Drew Zahn is a WND news editor who cut his journalist teeth as a member of the award-winning staff of Leadership, Christianity Today's professional journal for church leaders. A former pastor, he is the editor of seven books, including Movie-Based Illustrations for Preaching & Teaching, which sparked his ongoing love affair with film and his weekly WND column, "Popcorn and a (world)view."More ↓Less ↑
President Barack Obama joking with the media
At the 65th Annual Radio and Television Correspondents Association Dinner last night, President Barack Obama openly acknowledged that mainstream journalists are to be credited with making him a celebrity and even joked that an NBC news anchor is in bed with him.
“Why bother hanging out with celebrities when I can spend time with the people who made me one?” Obama asked the crowd of black tie journalists and media personalities gathered at the Washington Convention Center. “I know where my bread is buttered.”
The president’s joke-filled speech included friendly jabs at political allies and foes alike, including Rahm Emanuel, Hillary Clinton and Fox News.
His joke about “NBC Nightly News” anchor Brian Williams, however, raised the ire of critics who have complained about the media’s lack of objectivity in granting Obama favorable news coverage:
“I have to admit though, it wasn’t easy coming up with fresh material for this dinner,” Obama said. “A few nights ago, I was up tossing and turning trying to figure out exactly what to say. Finally, when I couldn’t get back to sleep, I rolled over and asked Brian Williams what he thought.”
Video of the president’s gag lines, including the Williams joke at roughly the 4:40 mark, can be seen below.
And while the president’s joke was likely a reference to NBC’s “Inside the Obama White House” program, in which Williams and a camera crew shot a reported 150 hours of occasionally intrusive footage at 1600 Pennsylvania Avenue, the double meaning of a reporter “in bed” with the president wasn’t lost on some critics of the press.
“Although this is a funny joke, it’s actually sad because the joke’s really on us,” commented Noel Sheppard, associate editor of NewsBusters, “for the underlying truth is that Williams and NBC are indeed in bed with the new administration, and everybody present including the guest speaker knows it.”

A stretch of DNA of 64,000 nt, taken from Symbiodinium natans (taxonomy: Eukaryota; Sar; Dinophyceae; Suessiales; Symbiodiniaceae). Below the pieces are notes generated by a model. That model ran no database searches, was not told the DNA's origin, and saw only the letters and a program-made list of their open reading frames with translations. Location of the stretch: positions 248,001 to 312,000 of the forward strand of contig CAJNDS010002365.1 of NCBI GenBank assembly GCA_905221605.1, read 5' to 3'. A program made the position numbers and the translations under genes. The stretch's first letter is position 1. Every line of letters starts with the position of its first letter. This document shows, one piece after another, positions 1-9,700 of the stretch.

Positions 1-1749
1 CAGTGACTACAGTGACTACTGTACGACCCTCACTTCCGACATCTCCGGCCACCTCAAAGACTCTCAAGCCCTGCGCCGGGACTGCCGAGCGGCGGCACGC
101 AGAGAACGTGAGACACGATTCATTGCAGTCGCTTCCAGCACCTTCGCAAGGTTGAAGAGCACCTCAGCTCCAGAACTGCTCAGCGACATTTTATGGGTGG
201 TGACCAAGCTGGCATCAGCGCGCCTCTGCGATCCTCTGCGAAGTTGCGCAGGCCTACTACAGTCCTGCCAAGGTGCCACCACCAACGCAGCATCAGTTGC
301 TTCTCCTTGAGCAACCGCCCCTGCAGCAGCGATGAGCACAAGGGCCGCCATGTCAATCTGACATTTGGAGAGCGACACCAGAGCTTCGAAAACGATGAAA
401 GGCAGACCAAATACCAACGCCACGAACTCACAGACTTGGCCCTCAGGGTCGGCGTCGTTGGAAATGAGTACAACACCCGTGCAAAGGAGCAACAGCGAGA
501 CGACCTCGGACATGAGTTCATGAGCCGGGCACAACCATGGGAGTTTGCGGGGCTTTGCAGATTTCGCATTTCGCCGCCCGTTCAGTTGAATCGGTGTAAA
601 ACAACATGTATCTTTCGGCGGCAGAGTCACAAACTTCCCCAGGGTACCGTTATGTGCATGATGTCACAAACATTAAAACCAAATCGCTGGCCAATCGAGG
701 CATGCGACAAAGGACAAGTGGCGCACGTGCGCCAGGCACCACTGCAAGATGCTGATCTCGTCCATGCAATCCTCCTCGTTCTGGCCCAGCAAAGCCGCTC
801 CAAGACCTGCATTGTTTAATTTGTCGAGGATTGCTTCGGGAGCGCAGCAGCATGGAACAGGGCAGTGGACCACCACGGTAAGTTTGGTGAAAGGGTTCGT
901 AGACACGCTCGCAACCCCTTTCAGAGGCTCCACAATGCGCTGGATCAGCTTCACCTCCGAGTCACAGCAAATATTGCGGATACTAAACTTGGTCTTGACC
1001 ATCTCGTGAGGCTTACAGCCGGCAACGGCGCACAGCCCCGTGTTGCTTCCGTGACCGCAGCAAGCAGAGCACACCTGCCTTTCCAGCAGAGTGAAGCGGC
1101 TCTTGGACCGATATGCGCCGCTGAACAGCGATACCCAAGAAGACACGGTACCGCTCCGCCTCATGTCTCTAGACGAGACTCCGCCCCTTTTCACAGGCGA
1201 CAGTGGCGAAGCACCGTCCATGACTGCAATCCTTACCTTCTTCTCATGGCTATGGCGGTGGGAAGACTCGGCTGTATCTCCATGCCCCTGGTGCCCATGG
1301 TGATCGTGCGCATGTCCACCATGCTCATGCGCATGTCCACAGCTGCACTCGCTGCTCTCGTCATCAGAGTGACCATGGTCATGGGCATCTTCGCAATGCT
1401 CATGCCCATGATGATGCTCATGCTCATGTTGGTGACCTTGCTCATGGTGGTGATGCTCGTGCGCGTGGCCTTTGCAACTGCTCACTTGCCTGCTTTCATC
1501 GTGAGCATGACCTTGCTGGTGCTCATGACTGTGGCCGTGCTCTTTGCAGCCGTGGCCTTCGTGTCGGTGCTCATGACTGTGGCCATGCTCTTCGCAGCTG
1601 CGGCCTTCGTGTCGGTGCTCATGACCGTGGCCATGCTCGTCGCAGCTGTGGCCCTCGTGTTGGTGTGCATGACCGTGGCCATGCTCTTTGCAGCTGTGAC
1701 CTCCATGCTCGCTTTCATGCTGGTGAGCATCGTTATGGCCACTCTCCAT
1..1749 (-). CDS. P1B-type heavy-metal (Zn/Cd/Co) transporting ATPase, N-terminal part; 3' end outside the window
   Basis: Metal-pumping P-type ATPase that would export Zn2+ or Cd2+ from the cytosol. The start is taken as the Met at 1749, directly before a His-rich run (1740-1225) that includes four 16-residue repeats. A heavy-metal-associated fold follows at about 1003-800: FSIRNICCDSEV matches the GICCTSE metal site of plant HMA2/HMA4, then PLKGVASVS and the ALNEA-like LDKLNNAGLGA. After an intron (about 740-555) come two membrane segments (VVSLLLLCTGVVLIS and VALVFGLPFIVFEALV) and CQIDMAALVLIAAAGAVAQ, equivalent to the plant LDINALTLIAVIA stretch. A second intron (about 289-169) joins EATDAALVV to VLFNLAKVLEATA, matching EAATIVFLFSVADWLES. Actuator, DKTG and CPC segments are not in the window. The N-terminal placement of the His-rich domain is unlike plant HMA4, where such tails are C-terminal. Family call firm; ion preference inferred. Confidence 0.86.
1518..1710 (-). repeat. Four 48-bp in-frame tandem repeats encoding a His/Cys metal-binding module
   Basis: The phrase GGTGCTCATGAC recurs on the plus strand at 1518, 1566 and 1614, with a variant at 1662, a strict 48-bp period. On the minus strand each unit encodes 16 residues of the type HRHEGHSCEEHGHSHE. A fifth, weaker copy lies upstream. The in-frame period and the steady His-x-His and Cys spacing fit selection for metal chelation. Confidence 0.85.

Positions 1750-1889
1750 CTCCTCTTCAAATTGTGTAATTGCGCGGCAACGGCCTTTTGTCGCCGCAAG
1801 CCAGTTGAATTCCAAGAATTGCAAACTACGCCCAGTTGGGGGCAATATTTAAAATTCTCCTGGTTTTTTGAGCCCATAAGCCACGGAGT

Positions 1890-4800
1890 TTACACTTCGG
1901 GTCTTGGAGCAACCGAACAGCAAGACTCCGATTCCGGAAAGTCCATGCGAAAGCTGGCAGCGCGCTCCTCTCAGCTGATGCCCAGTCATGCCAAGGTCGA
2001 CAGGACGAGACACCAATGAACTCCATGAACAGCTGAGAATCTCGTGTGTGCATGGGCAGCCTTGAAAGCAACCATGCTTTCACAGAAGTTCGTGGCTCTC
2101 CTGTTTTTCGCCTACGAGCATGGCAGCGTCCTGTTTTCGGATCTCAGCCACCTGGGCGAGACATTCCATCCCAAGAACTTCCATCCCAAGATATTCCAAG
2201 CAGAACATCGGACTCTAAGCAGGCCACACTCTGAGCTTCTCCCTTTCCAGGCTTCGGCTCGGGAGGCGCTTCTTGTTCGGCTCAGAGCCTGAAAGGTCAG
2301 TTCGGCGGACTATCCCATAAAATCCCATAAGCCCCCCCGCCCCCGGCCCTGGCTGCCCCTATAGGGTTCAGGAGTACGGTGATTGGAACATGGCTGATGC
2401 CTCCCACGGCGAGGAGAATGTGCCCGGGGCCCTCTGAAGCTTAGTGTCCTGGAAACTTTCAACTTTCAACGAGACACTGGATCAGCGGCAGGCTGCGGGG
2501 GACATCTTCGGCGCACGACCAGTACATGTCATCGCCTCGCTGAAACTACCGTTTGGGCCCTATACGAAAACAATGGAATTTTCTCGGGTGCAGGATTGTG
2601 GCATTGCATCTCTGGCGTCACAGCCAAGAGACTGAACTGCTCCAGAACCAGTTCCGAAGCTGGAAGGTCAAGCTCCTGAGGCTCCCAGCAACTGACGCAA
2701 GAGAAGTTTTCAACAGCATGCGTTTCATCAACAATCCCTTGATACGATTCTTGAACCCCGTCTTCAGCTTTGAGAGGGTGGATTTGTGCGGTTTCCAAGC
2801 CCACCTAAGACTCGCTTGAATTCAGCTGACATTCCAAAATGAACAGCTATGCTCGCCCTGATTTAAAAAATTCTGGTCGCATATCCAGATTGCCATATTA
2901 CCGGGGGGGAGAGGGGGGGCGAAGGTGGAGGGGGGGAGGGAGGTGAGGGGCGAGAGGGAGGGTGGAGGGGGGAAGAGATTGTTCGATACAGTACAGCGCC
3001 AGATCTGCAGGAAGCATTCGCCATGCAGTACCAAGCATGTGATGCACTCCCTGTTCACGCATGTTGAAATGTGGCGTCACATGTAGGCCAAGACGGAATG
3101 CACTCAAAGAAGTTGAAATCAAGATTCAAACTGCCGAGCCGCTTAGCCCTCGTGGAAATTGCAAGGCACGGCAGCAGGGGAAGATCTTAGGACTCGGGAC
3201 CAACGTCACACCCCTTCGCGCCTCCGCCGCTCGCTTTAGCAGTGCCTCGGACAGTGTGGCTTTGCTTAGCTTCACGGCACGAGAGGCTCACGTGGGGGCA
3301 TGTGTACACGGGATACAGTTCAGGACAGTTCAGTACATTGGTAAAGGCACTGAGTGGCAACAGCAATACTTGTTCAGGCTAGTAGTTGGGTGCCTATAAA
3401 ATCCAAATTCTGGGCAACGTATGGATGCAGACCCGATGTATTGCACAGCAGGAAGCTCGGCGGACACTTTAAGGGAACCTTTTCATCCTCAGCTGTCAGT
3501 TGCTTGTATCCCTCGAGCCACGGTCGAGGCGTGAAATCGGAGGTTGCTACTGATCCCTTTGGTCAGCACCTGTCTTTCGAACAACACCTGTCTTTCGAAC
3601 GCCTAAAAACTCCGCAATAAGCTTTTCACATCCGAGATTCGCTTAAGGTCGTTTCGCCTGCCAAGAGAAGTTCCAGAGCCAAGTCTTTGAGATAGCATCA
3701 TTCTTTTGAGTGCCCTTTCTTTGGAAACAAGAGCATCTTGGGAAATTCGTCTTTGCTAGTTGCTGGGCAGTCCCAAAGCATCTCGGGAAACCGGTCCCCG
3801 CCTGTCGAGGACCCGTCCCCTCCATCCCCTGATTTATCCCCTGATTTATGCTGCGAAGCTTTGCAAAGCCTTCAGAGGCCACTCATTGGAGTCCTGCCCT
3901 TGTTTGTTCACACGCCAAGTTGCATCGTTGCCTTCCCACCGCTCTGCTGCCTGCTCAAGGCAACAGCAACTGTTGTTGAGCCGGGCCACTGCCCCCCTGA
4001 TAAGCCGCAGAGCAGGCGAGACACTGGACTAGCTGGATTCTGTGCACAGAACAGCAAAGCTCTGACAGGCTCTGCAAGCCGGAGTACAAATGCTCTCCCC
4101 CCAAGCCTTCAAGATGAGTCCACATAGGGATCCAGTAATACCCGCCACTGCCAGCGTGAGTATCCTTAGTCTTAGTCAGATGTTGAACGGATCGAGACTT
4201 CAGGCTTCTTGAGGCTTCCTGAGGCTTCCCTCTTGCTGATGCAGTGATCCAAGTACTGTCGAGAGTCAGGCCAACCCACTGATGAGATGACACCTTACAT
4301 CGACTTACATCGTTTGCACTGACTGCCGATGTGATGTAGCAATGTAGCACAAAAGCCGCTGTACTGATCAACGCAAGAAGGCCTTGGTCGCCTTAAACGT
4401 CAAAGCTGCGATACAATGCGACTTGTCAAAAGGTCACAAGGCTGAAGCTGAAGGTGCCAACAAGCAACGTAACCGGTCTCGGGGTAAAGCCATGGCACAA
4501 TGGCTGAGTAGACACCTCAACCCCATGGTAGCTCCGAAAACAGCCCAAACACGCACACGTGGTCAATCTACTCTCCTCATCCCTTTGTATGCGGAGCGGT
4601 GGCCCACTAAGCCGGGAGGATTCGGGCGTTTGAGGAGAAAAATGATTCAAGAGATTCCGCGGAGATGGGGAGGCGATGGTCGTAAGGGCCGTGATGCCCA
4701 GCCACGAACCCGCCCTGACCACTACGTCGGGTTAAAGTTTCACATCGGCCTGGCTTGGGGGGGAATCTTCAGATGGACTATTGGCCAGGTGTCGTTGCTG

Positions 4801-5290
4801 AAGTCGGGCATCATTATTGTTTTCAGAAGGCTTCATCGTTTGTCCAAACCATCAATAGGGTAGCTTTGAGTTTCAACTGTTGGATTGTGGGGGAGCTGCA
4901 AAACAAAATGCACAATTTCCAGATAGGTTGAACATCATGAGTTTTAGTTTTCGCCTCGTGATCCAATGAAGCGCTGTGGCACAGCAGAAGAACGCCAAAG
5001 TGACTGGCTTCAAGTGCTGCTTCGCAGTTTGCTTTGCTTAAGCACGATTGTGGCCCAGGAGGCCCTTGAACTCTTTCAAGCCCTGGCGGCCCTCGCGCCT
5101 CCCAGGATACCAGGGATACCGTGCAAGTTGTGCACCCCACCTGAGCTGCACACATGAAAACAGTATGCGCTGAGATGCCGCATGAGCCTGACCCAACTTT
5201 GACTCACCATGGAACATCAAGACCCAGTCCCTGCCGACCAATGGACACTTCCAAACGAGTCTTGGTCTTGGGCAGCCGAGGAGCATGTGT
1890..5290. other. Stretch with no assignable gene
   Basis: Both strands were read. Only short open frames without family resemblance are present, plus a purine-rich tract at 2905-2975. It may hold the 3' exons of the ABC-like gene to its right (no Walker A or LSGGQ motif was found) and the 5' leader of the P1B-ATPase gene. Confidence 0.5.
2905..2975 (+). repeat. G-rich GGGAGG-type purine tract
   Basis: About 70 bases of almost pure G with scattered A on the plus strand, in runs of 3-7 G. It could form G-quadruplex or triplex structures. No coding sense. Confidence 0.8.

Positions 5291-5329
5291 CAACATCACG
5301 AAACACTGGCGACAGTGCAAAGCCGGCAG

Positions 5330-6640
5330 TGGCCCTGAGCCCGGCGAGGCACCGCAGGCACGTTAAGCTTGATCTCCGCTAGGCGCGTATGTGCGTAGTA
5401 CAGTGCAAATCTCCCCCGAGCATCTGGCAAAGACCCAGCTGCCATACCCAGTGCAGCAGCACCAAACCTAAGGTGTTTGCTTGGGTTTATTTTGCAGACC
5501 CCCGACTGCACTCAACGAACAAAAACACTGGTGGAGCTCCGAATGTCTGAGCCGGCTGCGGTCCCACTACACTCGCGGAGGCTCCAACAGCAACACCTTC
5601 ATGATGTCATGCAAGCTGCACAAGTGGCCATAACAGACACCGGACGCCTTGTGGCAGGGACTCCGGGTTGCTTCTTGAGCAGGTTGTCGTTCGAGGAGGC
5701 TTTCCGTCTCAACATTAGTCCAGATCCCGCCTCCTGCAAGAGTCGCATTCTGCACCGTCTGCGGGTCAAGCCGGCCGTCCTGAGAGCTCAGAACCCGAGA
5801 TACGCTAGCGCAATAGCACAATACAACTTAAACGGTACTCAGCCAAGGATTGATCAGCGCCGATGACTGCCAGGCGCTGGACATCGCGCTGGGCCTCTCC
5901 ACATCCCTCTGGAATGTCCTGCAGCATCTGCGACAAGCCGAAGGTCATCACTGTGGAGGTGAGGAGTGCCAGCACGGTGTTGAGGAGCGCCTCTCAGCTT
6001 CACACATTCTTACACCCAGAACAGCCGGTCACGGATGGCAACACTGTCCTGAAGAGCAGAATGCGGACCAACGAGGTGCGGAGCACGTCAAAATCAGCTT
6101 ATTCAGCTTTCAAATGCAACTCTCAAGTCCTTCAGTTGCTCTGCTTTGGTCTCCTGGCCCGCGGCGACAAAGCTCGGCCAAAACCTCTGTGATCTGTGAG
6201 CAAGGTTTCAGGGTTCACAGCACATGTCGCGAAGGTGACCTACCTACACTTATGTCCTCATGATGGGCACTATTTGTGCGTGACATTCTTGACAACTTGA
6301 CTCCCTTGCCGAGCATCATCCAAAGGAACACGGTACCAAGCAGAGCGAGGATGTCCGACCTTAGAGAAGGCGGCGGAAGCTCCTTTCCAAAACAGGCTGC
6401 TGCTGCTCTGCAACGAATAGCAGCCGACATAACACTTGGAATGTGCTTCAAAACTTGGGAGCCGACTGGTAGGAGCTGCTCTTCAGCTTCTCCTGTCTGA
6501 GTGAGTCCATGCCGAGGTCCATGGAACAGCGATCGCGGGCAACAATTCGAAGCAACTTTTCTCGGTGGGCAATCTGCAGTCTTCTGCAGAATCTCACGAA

Sheppard continued on his website, “Not only does Obama clearly understand who got him elected with their disgraceful abdication of journalistic integrity, but they also know it, and rather than be embarrassed by it, they’re proud of it.”
Obama also treaded on political thin ice with critics of the government’s takeover of the auto industry, laughing about nonchalantly giving away car companies.
Crediting a new “plan” for fixing the auto industry to friend Oprah Winfrey, Obama quipped, “If each of you will look under your seat, you will find that you get a car company. You get a car company. And Fox, you get AIG. Enjoy!”
Some of Obama’s other jokes found critics in the audience itself, including a dud about Rahm Emanuel and a crack about the floundering fortunes of media companies, a joke that elicited groans and perhaps even boos from the assembled members of the press.
Nonetheless, Obama’s self-deprecating style won over much of the audience and elicited both laughter and applause, even when he took yet another swipe at the assembled crowd:
Setting up the gathering of television and media journalists by praising their work, Obama then said, “Despite the flood of new media, I think you’re programming is more relevant than ever before … at least that’s the impression I get when I read the blogs every day.”